Gen. Aoun also commented on the rumors about “discrimination in the distribution of aid within the military institution,” calling on soldiers “not to pay any attention to such claims, for the army is for everyone and against all those who violate security.”

The army has requested food aid from Arab and foreign armies.

“Donors are facing legal and constitutional obstacles, but efforts are being exerted to find solutions to secure this aid for the army,” the general stressed.

Turkey shelves Syrian offensive after Russian objection

Turkey shelves Syrian offensive after Russian objection
Updated 02 July 2022

Turkey shelves Syrian offensive after Russian objection

Turkey shelves Syrian offensive after Russian objection
  • Regional actors voice concerns over potential military operation in Tal Rifaat and Manbij 
  • “No need for hurry. We don’t need to do that,” Turkish President Erdogan told journalists in Madrid

ANKARA: Turkish President Recep Tayyip Erdogan said on Friday that Turkey is in no rush to stage a new military operation against armed Kurdish militants.

But regional actors have voiced their concerns over the potential Turkish offensive against the towns of Tal Rifaat and Manbij.

“No need for hurry. We don’t need to do that,” Erdogan told journalists in Madrid, where he met with US President Joe Biden on the sidelines of the NATO summit. Erdogan offered no timeline for the planned operation.

The stakes are high. Experts believe that Turkey still lacks Russian backing for a military intervention against Syrian Kurdish People’s Protection Units (YPG), which Ankara considers to be a terror group with direct links to the outlawed Kurdistan Workers’ Party (PKK).

Oytun Orhan, coordinator of Syria studies at the ORSAM think tank in Ankara, said that Russia’s failure to back the operation remains its major obstacle.

“Ankara decided to launch a military offensive on Syria while the world’s attention is focused on the war in Ukraine — and after thousands of Russian troops withdrew from Ukraine. However, Russia cannot risk looking weak in both Ukraine or Syria by giving the greenlight to a Turkish operation now,” he told Arab News.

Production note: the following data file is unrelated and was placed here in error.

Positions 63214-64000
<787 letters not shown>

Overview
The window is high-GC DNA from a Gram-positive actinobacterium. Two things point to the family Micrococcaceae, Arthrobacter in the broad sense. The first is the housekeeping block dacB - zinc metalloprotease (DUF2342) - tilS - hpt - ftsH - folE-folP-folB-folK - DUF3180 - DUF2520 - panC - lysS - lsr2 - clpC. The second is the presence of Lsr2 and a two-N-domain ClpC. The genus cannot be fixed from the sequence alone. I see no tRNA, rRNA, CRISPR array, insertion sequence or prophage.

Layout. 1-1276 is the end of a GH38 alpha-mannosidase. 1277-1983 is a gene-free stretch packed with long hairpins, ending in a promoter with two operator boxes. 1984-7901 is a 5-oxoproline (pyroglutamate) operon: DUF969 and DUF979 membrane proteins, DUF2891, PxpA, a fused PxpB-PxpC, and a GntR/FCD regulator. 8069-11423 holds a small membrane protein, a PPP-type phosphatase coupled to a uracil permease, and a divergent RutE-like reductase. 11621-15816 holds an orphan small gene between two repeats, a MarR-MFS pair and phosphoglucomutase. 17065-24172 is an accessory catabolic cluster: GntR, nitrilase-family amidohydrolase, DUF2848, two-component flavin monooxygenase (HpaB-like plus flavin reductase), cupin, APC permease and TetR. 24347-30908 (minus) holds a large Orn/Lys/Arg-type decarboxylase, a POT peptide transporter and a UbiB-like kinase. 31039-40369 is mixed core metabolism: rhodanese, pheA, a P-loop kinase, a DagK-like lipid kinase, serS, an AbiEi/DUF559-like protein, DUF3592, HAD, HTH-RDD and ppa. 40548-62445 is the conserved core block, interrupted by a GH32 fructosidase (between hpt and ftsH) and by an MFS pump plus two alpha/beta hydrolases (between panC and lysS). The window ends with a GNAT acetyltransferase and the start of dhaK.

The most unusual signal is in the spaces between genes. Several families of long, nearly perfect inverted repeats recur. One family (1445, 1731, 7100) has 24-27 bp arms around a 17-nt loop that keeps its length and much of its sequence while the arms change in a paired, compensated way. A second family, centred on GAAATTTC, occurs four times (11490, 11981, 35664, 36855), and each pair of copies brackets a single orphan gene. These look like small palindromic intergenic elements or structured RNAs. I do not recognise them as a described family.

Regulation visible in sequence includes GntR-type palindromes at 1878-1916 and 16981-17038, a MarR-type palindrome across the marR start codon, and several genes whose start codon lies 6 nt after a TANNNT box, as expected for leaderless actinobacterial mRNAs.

Orhan noted that Turkey only hit targets along the Turkish-Syrian border as retaliation against attacks by the YPG.

“I don’t expect a larger-scale operation in which the Syrian National Army would serve as ground forces and the Turkish military would give aerial support,” he said.

Ankara has previously conducted three military operations in the area: Euphrates Shield in 2016, Olive Branch in 2018, and Peace Spring in 2019.

Troop numbers from both Russia and the Syrian regime have been increasing in northern Syria since early June ahead of a potential Turkish operation.

Iran has also been very vocal in its opposition of any Turkish military operation in the area.

Iranian Foreign Ministry spokesperson Saaed Khatibzadeh recently said: “The Syria file is a matter of dispute between us and Turkey.”

On Saturday, Iran’s foreign minister paid a visit to Damascus following Turkey’s threats to launch the new offensive.

“Both from an ideological and strategic perspective, Iran accords importance to protecting Shiite settlements — especially the two Shiite towns of Nubl and Al-Zahra. And there are also some Shiite militia fighting along with the YPG in Tal Rifaat,” Orhan said.

“However, at this point, Russia’s position is much more (important to Turkey) than Iran’s concerns, because Russia controls the airspace in northern Syria and it would have to withdraw Russian forces before approving any Turkish operation,” he added.

Some experts have suggested that Turkey used its potential Syria operation as a bargaining chip during its recent negotiations with Washington. When Erdogan met Biden on June 29, they discussed the importance of maintaining stability in Syria, according to the White House readout.

The US-backed Syrian Democratic Forces (SDF), mainly led by the YPG, still holds large areas of northeast Syria. Syrian Kurds are regarded by Washington as an important ally against Daesh.

Although the Biden administration has repeatedly said that it acknowledges Turkey’s security concerns, it has also warned that any Turkish operation in northern Syria could put US troops at risk, and undermine the fight against Daesh.

Hamidreza Azizi, CATS fellow at the German Institute for International and Security Affairs, thinks that, given the course of events, the Turkish operation is inevitable.

“It (will) happen sooner or later. Because Turkish leaders have been maneuvering on what they see as threats Turkey is facing from northern Syria, we should expect some kind of military operation,” he told Arab News.

“But the scope of the operation has been a matter of speculation because, in the beginning, Turkish officials were talking about a vast area from Tal Rifaat and Manbij to east of the Euphrates, but they reconsidered after US opposition to the expansion of the operation east of the Euphrates,” Azizi said.